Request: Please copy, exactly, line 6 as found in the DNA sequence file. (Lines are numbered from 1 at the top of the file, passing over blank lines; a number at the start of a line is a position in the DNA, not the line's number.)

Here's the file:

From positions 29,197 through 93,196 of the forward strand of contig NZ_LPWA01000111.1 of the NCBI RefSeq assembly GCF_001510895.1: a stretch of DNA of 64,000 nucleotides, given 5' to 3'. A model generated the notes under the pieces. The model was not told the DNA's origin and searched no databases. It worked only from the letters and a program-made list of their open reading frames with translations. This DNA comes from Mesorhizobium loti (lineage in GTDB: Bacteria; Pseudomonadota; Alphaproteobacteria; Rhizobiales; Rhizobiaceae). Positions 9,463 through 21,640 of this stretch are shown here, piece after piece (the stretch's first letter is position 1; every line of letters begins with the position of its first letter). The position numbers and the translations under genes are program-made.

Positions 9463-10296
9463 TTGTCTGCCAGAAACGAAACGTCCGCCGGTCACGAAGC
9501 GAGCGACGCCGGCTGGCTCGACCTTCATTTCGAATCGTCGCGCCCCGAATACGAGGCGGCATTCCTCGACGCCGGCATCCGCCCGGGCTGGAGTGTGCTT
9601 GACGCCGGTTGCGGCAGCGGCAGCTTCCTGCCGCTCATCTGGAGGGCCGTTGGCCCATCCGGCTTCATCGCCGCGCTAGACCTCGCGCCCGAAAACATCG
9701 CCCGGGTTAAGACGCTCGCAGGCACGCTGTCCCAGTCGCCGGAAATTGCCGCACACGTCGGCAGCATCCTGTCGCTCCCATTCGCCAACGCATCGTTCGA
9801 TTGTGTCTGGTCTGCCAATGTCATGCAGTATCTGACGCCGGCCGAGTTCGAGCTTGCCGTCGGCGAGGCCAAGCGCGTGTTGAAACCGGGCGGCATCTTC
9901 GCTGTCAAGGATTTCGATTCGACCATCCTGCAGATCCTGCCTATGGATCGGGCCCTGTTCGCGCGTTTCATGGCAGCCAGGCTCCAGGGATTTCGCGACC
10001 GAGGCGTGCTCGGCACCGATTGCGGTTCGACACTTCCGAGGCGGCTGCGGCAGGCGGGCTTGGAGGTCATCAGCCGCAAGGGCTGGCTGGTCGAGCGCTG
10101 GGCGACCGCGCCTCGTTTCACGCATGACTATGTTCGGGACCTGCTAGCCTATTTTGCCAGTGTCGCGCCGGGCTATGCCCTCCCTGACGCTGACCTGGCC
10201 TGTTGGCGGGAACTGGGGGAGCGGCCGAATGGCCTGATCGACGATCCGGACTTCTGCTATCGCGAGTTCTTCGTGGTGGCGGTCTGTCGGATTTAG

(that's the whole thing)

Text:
9701 CCCGGGTTAAGACGCTCGCAGGCACGCTGTCCCAGTCGCCGGAAATTGCCGCACACGTCGGCAGCATCCTGTCGCTCCCATTCGCCAACGCATCGTTCGA